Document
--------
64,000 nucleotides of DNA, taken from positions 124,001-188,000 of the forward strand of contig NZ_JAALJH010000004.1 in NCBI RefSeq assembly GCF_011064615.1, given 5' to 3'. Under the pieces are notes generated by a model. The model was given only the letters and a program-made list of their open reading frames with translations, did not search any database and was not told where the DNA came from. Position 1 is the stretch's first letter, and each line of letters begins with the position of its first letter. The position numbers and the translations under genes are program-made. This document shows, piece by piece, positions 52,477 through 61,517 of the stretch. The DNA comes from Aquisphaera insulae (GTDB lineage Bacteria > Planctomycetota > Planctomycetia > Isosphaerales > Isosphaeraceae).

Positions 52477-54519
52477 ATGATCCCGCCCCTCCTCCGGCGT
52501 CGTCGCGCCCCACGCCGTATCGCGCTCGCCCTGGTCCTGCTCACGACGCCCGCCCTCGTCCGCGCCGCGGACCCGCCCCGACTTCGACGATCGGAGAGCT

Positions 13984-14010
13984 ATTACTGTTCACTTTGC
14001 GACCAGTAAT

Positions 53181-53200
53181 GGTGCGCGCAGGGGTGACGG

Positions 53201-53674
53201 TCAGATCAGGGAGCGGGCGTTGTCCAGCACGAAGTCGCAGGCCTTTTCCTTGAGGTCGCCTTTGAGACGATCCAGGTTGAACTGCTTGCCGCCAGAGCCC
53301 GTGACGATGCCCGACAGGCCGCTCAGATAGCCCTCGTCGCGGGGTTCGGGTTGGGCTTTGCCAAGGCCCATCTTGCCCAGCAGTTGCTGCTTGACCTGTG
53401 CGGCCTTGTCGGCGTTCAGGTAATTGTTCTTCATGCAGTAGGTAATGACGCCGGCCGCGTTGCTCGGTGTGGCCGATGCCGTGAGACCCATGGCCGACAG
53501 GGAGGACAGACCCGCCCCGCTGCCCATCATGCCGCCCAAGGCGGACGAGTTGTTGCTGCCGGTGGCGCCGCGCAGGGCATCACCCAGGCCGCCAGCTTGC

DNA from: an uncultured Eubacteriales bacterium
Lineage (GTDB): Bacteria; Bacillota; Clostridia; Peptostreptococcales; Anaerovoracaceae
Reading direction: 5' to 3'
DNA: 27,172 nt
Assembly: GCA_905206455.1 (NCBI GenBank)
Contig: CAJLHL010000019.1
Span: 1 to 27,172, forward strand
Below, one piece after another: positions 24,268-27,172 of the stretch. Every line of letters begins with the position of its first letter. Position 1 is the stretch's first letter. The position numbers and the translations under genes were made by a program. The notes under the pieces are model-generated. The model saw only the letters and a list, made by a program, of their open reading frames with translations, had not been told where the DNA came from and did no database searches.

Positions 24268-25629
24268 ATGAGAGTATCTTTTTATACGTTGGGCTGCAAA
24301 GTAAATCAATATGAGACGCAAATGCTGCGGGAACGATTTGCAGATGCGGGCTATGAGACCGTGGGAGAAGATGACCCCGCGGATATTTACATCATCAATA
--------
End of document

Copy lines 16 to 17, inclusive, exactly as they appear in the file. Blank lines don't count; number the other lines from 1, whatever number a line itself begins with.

Lineage (GTDB): Bacteria; Bacillota; Clostridia; Peptostreptococcales; Anaerovoracaceae
Reading direction: 5' to 3'